Modern research has confirmed that garlic indeed possesses great therapeutic potential. Russian electrobiologist, Prof. Gurwitch, discovered that garlic emits what he called mitogenetic radiation (Gurwitch rays), which stimulates cell growth and regeneration and has a rejuvenating effect on all body functions. A great amount of scientific research has been done on the therapeutic properties of garlic. In clinical studies in Russia, Germany, France, and the United States, doctors have successfully used garlic on thousands of patients, treating high and low blood pressure, common colds, intestinal worms, coughs, asthma, anemia, whooping cough, pneumonia, intestinal putrefaction, dysentery, dyspepsia (gas), tuberculosis, and diabetes. American research has shown that garlic is a powerful agent against tumor formation and cancer. Russians have discovered that garlic has antibiotic properties; they often refer to garlic as "Russian penicillin". On my visits to Russian hospitals I've found that garlic is used routinely, mostly in the form of vaporized extracts, which are inhaled.

In my own clinical work, I have used garlic successfully to treat patients with diarrhea, intestinal putrefaction, gas, asthma, insomnia, high blood pressure, and senility. In some cases, I was able to reduce blood pressure 20 to 30 mm. in one week by giving large amounts of garlic.

In spite of the miraculous healing properties of garlic, and also its great culinary contribution - used wisely, garlic improves and enhances the taste of many dishes and salads - many people object to eating garlic because of its odor. Let's face it, garlic eaters face special limitations in our culture!

This is why I was so excited when I found that the Japanese had developed a curing method by which the odorous part of garlic - allicin - is eliminated. This is achieved without using heat or chemicals - simply by storing crushed fresh garlic in large vats for 20 months, then extracting the juice.

Meatless Diet

The traditional Japanese diet is not only low in fat, but is also relatively low in protein, especially animal protein. They eat tofu, a protein food made from soybeans, and some fish, mostly raw, but largely their diet is made up of a great variety of vegetables (at one meal, I was served 54 different kinds of vegetables!), seaweed, rice, buckwheat soba, and miso - hardly any meat, and no cheese or milk. Unfortunately, America and Western influence is now felt strongly, especially in rural Japan. I saw McDonalds and Colonel Sanders, and even Baskin Robbins 31 Flavors! To me, they were real eyesores in the otherwise beautiful Japanese scenery. Matters were made worse by one American nutritionist who "did Japan" before me and told them that if they wished to be as healthy and as tall as Americans, they must eat more protein, especially milk and meat. So, when I told them in my lectures about the superiority of their own native, low-protein diet, they retorted by saying "why do you American experts disagree with each other on such important issues?"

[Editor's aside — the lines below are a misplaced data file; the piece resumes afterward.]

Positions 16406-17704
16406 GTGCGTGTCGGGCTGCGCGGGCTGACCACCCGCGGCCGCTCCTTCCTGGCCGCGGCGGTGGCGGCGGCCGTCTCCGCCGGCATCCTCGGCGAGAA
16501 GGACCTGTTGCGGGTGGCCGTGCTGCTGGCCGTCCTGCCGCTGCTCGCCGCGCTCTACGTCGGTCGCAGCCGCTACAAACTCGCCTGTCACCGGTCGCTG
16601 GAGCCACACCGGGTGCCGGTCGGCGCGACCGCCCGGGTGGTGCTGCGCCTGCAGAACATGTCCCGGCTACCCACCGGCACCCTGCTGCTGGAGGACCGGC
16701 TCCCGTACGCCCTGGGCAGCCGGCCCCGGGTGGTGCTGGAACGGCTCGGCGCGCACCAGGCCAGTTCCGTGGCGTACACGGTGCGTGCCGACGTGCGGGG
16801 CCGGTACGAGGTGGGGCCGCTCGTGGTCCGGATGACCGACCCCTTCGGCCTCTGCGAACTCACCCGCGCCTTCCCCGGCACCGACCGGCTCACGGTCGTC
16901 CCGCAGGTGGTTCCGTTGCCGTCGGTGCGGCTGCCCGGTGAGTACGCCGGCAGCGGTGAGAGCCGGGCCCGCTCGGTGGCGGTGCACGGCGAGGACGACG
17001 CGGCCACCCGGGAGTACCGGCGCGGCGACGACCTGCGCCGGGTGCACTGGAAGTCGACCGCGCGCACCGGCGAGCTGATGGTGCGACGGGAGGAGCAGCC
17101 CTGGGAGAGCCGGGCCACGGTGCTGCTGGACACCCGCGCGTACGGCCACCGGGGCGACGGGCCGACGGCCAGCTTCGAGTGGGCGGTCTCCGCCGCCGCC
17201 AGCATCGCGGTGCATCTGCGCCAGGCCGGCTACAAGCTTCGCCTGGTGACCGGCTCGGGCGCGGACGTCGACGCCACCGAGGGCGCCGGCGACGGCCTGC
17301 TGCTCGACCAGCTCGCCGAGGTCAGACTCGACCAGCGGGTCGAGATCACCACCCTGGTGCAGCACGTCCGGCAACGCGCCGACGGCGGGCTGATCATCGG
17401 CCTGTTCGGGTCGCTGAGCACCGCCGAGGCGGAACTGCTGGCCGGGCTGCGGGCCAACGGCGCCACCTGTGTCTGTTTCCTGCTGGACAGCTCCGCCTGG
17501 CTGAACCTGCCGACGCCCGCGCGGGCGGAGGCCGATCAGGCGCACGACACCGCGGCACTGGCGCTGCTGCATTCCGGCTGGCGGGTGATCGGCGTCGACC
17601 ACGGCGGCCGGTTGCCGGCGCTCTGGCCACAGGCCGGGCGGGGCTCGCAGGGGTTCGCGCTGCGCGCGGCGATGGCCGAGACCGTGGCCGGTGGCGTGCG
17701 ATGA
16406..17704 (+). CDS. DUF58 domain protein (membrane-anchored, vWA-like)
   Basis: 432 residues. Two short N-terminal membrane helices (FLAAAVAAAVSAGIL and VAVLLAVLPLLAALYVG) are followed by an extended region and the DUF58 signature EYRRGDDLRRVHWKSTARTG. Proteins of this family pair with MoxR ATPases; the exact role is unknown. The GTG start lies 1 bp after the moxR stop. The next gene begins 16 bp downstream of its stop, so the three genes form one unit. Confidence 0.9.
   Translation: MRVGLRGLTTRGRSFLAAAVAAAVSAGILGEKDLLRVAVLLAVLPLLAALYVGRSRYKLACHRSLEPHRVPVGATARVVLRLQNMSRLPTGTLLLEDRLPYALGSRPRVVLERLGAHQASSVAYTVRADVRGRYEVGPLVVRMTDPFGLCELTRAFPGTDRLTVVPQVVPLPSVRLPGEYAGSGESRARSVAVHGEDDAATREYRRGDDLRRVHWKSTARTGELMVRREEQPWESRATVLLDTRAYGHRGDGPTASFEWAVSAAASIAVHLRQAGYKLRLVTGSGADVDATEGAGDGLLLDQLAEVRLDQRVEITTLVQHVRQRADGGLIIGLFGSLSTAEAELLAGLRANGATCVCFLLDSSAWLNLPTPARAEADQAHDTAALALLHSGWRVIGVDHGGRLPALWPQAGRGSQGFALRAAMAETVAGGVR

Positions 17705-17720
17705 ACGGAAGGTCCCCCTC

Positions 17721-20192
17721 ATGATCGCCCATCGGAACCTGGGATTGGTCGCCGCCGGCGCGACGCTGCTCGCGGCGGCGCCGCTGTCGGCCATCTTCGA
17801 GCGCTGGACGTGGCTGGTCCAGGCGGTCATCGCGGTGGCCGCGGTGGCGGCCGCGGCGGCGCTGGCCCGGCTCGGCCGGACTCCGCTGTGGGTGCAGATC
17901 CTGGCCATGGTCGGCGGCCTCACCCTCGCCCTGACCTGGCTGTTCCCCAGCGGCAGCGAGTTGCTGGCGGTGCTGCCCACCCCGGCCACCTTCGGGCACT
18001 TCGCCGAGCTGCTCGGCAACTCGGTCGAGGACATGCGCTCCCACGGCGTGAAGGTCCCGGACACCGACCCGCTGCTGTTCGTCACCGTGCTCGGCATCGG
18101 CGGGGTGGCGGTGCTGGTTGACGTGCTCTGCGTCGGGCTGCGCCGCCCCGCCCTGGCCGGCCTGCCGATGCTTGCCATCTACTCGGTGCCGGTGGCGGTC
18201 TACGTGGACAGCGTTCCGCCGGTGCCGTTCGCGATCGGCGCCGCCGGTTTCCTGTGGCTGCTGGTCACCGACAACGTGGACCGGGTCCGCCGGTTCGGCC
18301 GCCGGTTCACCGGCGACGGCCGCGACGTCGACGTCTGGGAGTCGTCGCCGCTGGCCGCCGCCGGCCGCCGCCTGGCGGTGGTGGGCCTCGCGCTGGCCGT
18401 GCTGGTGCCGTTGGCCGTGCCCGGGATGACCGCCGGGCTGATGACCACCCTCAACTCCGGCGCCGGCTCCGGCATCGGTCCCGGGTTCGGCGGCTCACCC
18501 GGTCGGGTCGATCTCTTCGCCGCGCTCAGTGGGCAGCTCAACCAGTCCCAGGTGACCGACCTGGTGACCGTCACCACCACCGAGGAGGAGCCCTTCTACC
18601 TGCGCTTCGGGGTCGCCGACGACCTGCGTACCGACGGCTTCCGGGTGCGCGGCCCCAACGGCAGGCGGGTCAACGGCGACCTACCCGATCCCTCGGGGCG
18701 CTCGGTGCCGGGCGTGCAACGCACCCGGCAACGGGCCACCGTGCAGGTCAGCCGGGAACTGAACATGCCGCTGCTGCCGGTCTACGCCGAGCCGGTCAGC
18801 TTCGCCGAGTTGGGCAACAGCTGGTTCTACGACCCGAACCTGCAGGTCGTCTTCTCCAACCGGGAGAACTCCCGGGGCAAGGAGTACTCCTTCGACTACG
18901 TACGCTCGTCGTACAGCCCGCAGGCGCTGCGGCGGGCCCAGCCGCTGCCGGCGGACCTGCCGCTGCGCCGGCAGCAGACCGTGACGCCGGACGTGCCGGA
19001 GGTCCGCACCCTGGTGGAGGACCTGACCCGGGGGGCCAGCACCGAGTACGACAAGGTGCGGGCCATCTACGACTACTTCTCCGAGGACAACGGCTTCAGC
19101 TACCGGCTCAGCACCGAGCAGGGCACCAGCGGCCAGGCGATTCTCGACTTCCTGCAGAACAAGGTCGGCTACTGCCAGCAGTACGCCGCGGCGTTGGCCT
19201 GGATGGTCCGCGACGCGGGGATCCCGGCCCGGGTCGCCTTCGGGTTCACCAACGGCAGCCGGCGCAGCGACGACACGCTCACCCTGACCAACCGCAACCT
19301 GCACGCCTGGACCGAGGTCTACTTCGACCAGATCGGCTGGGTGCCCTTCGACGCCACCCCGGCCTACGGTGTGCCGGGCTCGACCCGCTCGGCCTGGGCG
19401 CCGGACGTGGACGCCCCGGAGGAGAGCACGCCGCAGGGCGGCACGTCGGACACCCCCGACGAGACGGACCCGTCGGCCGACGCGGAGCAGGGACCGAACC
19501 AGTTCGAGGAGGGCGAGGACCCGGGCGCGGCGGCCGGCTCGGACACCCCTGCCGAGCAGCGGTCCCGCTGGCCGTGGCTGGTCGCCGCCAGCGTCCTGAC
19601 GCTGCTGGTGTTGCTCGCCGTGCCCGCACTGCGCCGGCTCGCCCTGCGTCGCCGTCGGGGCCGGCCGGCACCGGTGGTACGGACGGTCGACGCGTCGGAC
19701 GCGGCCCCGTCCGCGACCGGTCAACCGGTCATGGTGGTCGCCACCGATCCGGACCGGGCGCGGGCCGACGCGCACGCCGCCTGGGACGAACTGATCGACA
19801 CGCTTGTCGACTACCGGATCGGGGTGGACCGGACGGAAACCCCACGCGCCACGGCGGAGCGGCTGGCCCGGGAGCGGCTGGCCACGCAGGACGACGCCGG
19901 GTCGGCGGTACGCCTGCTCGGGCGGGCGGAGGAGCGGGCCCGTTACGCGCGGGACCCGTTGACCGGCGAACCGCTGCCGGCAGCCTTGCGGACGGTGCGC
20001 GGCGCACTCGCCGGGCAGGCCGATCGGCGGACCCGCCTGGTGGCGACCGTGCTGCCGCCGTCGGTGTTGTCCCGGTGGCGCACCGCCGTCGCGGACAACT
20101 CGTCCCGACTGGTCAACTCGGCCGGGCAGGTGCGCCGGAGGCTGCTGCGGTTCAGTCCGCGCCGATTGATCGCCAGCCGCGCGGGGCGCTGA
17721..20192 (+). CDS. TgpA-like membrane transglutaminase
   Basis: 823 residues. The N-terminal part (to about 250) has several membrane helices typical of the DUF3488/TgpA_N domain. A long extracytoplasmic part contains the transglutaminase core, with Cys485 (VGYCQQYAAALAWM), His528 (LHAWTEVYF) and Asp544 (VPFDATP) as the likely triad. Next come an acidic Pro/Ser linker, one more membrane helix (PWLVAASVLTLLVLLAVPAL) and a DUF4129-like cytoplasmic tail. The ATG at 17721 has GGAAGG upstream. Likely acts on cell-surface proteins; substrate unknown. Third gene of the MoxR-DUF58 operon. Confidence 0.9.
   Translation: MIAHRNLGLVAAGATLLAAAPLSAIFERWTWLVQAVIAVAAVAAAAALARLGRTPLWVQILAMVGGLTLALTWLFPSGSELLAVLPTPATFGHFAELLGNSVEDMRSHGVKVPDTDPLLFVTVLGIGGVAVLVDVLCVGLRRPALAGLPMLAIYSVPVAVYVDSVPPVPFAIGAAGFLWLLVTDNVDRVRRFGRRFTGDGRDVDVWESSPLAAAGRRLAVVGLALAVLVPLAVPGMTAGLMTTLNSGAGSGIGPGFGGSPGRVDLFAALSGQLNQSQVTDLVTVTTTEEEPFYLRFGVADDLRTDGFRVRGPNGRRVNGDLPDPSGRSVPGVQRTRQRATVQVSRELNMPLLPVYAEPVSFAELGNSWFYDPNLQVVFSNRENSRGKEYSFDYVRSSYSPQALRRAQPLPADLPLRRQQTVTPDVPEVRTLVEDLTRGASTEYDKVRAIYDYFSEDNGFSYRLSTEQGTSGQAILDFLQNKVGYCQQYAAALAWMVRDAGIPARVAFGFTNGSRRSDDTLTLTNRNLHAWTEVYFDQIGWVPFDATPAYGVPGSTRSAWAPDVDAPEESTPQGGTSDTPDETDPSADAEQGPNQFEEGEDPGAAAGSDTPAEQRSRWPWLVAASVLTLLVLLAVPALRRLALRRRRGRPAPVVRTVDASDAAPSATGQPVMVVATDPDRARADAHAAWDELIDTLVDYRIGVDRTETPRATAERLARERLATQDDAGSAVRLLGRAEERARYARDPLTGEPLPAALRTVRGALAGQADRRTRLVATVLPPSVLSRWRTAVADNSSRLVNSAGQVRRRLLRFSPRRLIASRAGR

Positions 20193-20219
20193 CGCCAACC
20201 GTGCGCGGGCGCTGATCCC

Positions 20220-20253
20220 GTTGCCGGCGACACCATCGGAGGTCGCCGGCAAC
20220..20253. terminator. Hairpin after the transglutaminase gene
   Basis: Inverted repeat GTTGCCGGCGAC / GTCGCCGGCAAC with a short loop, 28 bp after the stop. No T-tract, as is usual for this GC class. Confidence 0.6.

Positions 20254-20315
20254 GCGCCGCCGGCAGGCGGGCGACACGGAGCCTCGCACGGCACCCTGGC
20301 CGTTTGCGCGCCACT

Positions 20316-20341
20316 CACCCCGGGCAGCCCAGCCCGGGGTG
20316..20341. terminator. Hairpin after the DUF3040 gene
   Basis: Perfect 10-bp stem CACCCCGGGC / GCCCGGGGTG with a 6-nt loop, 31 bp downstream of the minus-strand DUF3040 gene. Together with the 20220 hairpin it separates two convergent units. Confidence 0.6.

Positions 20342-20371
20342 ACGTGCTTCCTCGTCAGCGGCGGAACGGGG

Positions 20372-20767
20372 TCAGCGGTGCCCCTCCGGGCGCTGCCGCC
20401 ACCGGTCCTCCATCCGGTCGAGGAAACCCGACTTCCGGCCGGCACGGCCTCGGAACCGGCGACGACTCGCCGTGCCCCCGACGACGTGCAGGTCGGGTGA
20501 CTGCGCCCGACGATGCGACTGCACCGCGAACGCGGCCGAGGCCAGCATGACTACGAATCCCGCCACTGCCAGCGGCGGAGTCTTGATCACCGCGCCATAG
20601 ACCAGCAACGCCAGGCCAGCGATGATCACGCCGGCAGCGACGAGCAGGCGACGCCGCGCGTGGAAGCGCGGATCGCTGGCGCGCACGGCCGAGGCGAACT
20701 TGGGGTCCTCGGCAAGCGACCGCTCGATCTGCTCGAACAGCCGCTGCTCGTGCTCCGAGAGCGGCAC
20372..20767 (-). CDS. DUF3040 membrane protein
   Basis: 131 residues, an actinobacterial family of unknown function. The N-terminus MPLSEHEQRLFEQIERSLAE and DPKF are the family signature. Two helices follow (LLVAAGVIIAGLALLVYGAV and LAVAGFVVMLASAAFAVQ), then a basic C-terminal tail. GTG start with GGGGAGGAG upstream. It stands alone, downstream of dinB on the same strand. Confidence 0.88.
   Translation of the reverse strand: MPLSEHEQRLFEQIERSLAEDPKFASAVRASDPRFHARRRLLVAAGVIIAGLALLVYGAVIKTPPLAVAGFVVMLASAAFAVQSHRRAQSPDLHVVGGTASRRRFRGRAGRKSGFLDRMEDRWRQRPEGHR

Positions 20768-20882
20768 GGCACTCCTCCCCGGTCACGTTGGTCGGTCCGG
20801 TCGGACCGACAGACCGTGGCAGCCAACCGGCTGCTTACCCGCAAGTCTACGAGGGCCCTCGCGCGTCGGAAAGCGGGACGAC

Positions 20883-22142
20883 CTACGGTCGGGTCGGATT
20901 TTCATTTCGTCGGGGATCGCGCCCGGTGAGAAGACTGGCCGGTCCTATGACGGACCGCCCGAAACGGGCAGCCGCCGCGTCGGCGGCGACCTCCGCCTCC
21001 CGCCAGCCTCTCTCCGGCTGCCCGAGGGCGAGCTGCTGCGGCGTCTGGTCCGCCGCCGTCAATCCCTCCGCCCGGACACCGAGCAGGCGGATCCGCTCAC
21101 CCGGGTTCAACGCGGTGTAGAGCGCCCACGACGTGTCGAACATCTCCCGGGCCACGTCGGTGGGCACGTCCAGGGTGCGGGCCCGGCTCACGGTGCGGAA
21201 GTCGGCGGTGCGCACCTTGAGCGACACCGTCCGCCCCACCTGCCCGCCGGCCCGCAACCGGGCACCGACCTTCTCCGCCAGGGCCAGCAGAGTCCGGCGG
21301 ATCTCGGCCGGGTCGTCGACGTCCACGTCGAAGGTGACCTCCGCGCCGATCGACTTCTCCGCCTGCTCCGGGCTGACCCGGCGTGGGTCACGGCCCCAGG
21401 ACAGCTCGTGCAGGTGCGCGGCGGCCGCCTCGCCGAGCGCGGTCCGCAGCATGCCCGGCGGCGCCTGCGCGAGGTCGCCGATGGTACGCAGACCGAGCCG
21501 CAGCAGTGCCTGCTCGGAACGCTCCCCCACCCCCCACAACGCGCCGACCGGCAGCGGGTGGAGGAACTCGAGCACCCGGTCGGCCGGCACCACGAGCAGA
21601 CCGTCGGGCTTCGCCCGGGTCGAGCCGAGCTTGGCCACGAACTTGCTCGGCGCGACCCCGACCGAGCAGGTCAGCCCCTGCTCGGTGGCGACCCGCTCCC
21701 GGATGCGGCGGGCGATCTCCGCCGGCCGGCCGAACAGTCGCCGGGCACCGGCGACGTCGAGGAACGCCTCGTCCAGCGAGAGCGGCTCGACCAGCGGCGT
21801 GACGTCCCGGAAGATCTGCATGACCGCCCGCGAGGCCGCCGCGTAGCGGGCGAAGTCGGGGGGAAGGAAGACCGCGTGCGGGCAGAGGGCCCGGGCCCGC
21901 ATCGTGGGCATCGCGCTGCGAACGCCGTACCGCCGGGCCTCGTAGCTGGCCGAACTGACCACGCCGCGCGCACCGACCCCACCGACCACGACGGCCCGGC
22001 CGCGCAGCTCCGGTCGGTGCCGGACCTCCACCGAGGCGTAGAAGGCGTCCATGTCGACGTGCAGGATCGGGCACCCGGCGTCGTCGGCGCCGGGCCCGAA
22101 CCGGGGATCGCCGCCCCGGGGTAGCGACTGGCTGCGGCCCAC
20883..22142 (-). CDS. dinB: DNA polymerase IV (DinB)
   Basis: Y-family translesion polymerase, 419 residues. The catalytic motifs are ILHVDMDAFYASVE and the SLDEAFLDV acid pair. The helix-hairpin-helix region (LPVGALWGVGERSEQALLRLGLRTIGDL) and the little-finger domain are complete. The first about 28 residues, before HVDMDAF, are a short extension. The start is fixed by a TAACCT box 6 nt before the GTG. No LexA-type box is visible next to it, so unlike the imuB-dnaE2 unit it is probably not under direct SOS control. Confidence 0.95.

Fortunately, I was able to convince them by quoting the recent study made by the National Cancer Institute in Hawaii. In this study, two large groups of Japanese living in Hawaii were studied in regard to their diet and its relation to cancer. One group, which had adopted largely the American way of eating, with meat, milk, bread, sugar, and canned and processed foods, had the same prevalence of cancer as the rest of the Americans. The other group, who retained their traditional Japanese eating habits with lots of vegetables, fruits, rice, seaweed, and some fish, had hardly any cancer at all. Although the conclusion of the National Cancer Institute's scientists who conducted the study was that many dietary factors in the cancer-prone group contributed to their high cancer statistics, they (not me!) singled out excessive meat-eating as the factor that contributed most. This was an extraordinary admission from such a conservative medical establishment body as the National Cancer Institute, which just a few short years ago insisted that there is absolutely no relationship between cancer and what you eat, and that "we don't know" what causes cancer. Consequently, they viciously persecuted all who dared to suggest that at least some of the cancers, especially in the digestive and eliminative tract, are related to dietary factors.